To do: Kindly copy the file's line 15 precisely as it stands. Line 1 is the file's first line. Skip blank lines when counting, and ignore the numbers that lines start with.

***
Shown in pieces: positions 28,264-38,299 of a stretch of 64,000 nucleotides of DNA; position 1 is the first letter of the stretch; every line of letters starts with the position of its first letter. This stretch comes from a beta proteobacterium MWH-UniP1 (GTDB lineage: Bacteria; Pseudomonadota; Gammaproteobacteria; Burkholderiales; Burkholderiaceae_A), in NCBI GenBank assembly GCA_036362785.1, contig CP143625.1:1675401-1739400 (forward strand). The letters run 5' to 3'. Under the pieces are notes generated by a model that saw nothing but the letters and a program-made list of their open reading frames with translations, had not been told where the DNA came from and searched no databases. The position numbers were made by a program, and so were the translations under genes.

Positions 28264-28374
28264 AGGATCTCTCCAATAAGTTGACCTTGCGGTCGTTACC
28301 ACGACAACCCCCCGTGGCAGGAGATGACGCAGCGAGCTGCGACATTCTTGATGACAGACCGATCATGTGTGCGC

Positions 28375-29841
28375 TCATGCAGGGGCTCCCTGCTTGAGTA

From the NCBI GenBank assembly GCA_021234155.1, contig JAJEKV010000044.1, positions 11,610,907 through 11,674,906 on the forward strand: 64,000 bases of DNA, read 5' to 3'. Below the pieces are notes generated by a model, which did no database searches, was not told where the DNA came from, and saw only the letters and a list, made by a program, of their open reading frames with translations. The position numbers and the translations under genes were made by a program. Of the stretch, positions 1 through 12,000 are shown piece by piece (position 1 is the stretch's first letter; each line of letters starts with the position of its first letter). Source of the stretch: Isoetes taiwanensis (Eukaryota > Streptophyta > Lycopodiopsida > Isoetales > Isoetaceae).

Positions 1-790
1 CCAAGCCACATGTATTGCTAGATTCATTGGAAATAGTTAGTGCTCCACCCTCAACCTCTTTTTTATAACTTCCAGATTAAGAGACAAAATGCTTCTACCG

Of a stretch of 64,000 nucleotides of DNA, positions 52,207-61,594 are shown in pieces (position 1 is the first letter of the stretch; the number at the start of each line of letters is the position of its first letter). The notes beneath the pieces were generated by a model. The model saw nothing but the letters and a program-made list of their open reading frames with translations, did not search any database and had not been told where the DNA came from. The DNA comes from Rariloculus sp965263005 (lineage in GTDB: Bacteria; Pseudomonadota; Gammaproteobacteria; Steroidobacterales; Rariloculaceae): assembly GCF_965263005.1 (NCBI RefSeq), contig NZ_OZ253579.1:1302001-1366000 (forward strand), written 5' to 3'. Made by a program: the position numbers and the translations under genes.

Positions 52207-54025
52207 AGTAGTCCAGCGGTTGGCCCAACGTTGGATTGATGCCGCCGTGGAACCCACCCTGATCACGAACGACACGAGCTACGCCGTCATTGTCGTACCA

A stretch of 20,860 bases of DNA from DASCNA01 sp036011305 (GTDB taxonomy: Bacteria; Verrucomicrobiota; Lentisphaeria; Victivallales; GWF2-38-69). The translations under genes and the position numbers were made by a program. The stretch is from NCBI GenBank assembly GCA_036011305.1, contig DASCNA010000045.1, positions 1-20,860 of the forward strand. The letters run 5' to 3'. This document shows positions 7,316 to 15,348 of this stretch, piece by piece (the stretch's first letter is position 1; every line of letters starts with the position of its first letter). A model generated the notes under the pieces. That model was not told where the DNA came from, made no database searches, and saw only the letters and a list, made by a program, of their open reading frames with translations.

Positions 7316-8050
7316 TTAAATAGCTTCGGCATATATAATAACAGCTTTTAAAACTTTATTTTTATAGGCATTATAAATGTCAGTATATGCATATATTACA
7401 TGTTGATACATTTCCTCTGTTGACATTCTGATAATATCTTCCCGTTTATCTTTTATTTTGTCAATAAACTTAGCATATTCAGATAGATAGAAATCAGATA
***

7316 TTAAATAGCTTCGGCATATATAATAACAGCTTTTAAAACTTTATTTTTATAGGCATTATAAATGTCAGTATATGCATATATTACA